Photography by: Brandon Stengel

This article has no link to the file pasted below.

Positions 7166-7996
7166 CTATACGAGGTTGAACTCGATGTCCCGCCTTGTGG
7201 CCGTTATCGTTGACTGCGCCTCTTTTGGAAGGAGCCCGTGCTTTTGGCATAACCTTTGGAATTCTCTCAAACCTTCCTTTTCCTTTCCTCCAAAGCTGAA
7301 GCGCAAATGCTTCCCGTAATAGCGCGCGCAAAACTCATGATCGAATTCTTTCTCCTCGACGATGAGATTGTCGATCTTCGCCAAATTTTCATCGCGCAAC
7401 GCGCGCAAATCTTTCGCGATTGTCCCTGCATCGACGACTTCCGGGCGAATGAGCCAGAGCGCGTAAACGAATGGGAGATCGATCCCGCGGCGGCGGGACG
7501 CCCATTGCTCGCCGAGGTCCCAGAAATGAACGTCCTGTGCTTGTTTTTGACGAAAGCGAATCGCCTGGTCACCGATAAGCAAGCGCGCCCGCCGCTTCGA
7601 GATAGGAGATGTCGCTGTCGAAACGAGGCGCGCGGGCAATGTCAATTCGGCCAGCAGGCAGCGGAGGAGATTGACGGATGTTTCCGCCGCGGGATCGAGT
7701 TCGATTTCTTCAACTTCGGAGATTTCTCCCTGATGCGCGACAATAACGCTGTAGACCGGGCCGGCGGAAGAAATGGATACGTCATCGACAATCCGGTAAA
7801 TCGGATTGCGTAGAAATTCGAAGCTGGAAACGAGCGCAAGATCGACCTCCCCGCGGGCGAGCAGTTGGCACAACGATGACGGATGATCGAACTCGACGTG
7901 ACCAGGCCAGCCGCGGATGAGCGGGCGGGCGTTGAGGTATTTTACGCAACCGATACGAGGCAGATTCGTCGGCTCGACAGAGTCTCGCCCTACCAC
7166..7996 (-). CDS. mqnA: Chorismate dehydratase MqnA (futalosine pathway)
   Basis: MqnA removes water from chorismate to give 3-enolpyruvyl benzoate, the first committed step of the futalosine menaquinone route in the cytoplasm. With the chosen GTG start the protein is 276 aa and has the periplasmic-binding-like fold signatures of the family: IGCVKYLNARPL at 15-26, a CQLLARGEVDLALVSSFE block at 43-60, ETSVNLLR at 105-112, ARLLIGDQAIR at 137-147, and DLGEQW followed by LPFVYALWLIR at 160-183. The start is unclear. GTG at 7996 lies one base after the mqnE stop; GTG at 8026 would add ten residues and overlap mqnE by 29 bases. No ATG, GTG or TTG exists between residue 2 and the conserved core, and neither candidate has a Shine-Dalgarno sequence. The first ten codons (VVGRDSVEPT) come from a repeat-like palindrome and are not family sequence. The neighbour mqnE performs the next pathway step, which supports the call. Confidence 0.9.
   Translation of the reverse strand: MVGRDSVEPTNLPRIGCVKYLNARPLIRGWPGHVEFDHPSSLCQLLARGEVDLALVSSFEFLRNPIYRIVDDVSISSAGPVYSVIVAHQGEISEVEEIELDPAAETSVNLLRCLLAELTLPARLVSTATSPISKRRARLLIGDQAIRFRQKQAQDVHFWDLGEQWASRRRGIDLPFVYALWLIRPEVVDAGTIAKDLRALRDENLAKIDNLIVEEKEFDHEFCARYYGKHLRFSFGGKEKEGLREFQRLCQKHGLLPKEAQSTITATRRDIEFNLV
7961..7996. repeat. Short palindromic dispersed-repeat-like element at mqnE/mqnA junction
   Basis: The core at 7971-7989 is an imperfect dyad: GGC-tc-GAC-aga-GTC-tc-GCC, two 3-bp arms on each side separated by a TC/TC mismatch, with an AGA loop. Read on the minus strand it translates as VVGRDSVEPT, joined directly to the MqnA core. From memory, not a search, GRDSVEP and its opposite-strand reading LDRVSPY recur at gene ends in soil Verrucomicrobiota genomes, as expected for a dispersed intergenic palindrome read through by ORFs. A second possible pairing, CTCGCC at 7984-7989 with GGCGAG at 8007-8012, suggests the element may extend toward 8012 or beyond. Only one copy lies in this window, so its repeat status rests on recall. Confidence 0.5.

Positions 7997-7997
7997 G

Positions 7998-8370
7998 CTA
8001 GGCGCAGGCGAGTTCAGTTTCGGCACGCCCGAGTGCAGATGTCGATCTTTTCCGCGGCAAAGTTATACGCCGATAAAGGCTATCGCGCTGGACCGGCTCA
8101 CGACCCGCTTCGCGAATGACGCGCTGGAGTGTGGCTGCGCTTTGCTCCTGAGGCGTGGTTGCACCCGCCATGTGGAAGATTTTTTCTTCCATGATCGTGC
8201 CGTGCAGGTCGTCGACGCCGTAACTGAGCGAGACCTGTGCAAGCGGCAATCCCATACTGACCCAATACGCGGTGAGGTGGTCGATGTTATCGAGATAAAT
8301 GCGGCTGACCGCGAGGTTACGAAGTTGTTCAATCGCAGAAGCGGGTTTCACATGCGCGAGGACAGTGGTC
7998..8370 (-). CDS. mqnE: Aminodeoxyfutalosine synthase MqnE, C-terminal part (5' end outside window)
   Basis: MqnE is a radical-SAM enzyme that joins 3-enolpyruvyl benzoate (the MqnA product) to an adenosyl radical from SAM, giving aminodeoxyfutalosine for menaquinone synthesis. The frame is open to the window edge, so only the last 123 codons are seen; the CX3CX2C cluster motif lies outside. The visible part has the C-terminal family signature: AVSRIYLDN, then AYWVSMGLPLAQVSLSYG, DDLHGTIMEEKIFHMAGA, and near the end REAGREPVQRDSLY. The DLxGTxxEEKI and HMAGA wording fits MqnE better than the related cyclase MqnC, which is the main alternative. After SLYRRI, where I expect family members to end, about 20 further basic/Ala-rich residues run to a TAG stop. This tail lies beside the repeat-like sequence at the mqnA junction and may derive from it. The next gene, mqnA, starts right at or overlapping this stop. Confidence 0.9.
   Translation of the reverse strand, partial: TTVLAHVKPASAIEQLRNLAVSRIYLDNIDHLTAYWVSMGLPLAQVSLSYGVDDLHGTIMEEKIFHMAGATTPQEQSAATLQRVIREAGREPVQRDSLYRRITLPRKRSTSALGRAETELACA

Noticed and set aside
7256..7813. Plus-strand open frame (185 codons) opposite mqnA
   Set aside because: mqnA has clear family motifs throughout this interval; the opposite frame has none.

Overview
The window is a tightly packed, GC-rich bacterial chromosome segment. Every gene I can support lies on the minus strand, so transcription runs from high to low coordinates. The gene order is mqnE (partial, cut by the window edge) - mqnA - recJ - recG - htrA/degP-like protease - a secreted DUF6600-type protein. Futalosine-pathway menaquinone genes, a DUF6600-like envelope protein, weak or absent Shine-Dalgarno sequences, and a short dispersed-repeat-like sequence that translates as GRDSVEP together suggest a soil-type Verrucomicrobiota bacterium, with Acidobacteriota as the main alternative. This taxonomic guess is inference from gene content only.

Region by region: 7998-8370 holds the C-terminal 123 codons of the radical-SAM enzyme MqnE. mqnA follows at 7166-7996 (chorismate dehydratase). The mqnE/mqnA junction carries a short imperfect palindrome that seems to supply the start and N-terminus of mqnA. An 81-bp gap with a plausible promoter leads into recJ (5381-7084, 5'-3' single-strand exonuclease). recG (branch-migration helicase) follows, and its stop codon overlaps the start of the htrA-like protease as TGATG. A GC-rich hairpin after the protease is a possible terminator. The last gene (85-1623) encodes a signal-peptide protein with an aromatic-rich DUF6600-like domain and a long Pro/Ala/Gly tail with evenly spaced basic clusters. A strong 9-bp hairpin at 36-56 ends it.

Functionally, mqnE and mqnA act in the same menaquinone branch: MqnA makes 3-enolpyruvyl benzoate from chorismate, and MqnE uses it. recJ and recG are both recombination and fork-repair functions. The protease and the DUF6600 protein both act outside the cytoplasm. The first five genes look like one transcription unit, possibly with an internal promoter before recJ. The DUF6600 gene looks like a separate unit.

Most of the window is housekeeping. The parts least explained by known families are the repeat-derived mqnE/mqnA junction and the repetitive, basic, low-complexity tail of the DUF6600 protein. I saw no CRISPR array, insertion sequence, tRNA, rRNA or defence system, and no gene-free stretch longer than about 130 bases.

Operated by Pioneer Library System, Norman Public Library East expands library service to a previously unserved area. Its design brings the elements of material and daylight together as a welcoming and familiar set of experiences inspired by Oklahoma’s iron rich topography, dramatic weather, red dust, and prairie. The new branch features highly flexible spaces that support collaborative learning, new education models, digital literacy, and information sharing. The building is oriented on the site to mitigate solar gain in the summer and accentuate long views to the horizon. The site features local xeriscape plantings and visible stormwater management that offers an opportunity for library visitors to learn about water conservation. Clerestory windows ensure daylight reaches all spaces within the library.